Nanotechnology holds a wide range of uses in drugs and therapeutics.  Nanotechnology is advancing to high levels in drugs because it is effective to counter diseases just as well as and even better than drugs.

This excellent table provided by Patrick Couvreur and Christine Vauthier shows various therapeutic challenges and nanotechnology solutions for these challenges (Image Citation 6 ).

The human body is composed of various systems which in turn are composed of organs.  These organs contain a variety of different and complex chemical substances. When there is an illness or a disease in a specific part of the body, medicine is given.  The chemicals inside the medicine, although good for the ill part of the body, may spread (through the circulatory system) to other parts of the body where they are not suitable and by reacting can cause various side effects. 

Nanotechnology can be used to deliver medicine or drugs into specific parts of the human body (called “disease targeting”), thereby making the medicines more effective and less harmful to the other parts of the body.  Thus, various side effects of medicines can also be avoided. Nanotechnology can also be used to create “biomarkers” to mark areas where pathogens are located.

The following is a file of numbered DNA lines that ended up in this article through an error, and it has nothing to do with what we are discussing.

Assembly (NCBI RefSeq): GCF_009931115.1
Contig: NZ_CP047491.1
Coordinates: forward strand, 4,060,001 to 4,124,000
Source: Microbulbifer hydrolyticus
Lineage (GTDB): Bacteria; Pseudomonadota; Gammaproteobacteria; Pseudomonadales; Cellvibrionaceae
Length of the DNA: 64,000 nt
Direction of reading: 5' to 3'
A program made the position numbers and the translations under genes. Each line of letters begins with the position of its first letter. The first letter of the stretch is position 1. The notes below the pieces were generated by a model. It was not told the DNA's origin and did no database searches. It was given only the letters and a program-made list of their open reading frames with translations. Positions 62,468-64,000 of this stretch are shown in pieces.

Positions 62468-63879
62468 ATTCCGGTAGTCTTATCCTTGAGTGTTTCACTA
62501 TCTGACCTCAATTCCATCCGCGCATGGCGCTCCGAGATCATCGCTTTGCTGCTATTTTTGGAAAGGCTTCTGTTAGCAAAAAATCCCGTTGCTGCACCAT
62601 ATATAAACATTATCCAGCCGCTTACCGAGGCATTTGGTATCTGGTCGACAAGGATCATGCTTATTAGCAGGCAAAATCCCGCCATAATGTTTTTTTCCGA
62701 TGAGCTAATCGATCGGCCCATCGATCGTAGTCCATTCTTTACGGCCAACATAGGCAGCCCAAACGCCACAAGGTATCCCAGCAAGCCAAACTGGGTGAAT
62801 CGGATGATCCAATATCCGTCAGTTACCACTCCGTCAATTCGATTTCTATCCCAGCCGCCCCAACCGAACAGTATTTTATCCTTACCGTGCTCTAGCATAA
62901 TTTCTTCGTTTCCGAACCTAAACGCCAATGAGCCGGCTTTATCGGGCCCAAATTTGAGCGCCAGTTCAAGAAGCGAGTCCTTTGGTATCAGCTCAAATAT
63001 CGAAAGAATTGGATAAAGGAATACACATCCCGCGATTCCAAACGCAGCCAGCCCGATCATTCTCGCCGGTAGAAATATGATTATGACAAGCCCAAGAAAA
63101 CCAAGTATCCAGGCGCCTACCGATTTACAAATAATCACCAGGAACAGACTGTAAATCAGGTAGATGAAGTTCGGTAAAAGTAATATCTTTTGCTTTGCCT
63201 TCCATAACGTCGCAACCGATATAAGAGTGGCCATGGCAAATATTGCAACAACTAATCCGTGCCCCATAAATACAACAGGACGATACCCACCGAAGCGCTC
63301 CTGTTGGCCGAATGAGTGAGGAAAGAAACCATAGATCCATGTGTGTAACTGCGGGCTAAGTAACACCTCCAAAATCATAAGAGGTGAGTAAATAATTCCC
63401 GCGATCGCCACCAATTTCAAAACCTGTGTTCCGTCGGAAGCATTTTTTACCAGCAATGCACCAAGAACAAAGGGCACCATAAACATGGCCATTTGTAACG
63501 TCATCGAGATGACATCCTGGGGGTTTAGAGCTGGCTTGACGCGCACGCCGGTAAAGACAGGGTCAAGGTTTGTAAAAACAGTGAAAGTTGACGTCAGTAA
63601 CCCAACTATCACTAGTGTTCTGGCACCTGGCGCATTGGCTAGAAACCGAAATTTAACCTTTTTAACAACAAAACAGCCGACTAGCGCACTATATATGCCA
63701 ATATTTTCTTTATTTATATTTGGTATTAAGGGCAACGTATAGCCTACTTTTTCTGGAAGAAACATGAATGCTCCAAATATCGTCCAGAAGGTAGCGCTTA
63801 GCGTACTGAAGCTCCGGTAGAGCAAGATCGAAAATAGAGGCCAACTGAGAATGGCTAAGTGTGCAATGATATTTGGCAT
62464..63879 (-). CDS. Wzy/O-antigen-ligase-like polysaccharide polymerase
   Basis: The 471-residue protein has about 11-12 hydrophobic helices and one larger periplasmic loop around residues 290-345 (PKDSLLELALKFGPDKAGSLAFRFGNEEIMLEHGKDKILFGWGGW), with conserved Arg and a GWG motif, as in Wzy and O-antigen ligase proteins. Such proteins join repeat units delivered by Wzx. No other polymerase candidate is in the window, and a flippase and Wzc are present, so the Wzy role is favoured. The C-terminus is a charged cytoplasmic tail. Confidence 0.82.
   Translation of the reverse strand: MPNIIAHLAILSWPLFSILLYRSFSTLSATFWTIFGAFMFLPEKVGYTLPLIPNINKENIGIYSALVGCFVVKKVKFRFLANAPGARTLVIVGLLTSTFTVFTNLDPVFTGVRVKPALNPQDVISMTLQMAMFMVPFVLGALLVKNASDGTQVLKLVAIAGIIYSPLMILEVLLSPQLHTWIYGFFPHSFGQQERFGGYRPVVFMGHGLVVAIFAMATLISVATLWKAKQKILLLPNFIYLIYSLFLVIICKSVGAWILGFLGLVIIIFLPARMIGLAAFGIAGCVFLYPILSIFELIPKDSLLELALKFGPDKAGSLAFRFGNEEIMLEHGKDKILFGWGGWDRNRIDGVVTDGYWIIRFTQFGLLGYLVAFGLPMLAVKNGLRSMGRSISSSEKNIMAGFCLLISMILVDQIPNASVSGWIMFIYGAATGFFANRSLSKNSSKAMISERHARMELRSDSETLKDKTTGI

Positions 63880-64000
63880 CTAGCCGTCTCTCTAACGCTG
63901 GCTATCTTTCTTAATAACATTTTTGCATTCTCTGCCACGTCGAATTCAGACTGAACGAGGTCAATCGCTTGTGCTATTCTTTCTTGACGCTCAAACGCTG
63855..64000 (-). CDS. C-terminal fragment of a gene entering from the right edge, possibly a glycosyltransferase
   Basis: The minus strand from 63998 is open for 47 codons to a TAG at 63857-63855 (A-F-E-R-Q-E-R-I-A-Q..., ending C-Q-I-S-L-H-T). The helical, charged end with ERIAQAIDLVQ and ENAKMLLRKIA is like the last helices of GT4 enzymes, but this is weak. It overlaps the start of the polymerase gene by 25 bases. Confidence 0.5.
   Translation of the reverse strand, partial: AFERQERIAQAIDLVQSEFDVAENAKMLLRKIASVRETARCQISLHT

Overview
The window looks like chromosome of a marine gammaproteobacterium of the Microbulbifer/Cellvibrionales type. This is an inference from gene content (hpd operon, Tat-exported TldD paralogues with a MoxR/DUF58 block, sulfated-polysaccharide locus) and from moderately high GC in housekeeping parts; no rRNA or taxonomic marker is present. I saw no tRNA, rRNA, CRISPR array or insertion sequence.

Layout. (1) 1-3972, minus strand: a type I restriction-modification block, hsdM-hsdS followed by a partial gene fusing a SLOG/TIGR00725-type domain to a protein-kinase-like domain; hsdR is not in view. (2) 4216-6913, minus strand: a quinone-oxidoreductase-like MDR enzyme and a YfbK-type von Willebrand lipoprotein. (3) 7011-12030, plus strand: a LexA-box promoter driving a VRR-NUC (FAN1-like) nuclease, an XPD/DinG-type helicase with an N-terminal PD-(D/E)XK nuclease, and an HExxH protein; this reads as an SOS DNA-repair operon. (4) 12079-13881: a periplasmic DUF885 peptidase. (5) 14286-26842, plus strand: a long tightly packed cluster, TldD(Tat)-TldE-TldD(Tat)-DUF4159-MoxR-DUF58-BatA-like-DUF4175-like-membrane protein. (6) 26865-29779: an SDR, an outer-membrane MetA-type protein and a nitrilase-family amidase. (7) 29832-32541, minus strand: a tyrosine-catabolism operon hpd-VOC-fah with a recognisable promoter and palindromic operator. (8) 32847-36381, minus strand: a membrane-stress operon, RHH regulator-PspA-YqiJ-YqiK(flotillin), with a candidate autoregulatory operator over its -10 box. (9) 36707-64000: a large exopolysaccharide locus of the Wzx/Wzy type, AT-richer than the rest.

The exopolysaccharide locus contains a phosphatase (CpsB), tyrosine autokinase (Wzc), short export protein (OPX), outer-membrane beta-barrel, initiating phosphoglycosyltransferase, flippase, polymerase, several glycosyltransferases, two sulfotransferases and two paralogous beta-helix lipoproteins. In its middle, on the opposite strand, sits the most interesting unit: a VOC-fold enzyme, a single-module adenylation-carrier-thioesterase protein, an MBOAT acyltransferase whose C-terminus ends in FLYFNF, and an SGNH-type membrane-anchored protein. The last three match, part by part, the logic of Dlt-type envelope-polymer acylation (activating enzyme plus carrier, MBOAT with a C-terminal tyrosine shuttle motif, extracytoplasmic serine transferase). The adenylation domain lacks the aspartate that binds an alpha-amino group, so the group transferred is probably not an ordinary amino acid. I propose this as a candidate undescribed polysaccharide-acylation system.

(Image Citation 7) 

Not only can nanotechnology be used to remove disease causing viruses and bacteria, it can also provide early detection of diseases (see Diagnostics Page).

A recent study conducted by NIH (National Institute of Health) has found “gold nano-particles” very effective in countering cancer (Citation 4). Gold has been known to be one of the most unreactive metals on the periodic table and it can also be heated to high temperatures before melting. Due to this, “nanoshells” made of gold are useful to fight cancer (particularly soft-tissue tumors, also because of their ability to absorb radiation at certain wavelengths. Once the nanoshells enter tumor cells and radiation treatment is applied, they absorb the energy and heat up enough to kill the cancer cells. Not only gold but other un-reactive elements (such as silver) can also be used for the same purposes. 

See the video on the bottom left for more on nanotechnology and it's use for cancer treatments. The image on the bottom right is a drug delivery system designed specifically for cancer (Image Citation 9).


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